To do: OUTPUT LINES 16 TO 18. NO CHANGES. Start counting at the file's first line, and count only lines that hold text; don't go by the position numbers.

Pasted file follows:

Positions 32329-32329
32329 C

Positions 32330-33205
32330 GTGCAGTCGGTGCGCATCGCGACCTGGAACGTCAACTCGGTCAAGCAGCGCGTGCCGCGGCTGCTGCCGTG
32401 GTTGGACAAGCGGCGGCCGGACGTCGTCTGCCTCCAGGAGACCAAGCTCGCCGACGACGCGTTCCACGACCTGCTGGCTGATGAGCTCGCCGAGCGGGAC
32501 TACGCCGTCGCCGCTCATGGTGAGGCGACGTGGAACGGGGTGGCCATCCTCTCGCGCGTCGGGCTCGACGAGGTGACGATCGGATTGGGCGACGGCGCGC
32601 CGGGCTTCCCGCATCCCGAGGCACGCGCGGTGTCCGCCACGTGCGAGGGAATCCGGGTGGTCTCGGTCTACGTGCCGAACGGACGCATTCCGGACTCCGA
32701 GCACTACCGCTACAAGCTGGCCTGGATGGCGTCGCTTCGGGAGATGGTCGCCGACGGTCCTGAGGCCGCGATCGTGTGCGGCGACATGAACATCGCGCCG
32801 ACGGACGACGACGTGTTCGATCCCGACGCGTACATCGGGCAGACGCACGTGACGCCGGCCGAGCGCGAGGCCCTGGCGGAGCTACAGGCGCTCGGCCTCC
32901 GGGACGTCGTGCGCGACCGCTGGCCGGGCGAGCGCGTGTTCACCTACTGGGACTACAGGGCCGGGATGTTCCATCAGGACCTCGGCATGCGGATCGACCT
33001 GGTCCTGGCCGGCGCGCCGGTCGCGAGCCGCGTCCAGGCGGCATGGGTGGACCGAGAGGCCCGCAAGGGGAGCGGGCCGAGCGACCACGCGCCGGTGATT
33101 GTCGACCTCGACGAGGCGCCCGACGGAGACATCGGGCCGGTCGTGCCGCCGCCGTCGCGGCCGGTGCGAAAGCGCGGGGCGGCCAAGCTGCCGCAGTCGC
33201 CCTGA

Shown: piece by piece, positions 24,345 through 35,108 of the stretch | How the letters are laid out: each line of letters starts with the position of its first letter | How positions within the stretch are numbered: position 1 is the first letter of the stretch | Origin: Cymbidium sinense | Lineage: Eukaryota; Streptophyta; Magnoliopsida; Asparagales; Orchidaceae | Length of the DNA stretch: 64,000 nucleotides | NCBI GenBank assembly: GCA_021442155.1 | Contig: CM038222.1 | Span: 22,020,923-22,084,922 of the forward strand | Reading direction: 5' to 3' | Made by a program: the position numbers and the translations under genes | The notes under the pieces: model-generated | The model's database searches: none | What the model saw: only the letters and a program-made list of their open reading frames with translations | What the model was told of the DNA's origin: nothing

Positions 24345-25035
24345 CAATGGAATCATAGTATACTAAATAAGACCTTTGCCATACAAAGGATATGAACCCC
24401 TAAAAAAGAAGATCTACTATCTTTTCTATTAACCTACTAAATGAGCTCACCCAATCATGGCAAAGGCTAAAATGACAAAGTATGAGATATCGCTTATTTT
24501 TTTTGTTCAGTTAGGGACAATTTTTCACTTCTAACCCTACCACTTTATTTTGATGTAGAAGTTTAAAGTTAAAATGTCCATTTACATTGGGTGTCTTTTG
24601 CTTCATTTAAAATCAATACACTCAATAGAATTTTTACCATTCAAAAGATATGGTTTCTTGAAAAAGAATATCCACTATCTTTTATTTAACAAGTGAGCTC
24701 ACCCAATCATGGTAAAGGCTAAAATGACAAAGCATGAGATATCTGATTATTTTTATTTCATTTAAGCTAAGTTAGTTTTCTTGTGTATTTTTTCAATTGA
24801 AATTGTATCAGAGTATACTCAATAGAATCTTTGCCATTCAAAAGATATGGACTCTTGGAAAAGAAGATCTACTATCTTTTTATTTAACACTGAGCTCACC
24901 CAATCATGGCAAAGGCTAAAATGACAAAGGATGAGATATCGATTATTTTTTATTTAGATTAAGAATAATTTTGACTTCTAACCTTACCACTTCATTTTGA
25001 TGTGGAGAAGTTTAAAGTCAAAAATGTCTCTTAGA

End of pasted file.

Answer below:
24345 CAATGGAATCATAGTATACTAAATAAGACCTTTGCCATACAAAGGATATGAACCCC
24401 TAAAAAAGAAGATCTACTATCTTTTCTATTAACCTACTAAATGAGCTCACCCAATCATGGCAAAGGCTAAAATGACAAAGTATGAGATATCGCTTATTTT
24501 TTTTGTTCAGTTAGGGACAATTTTTCACTTCTAACCCTACCACTTTATTTTGATGTAGAAGTTTAAAGTTAAAATGTCCATTTACATTGGGTGTCTTTTG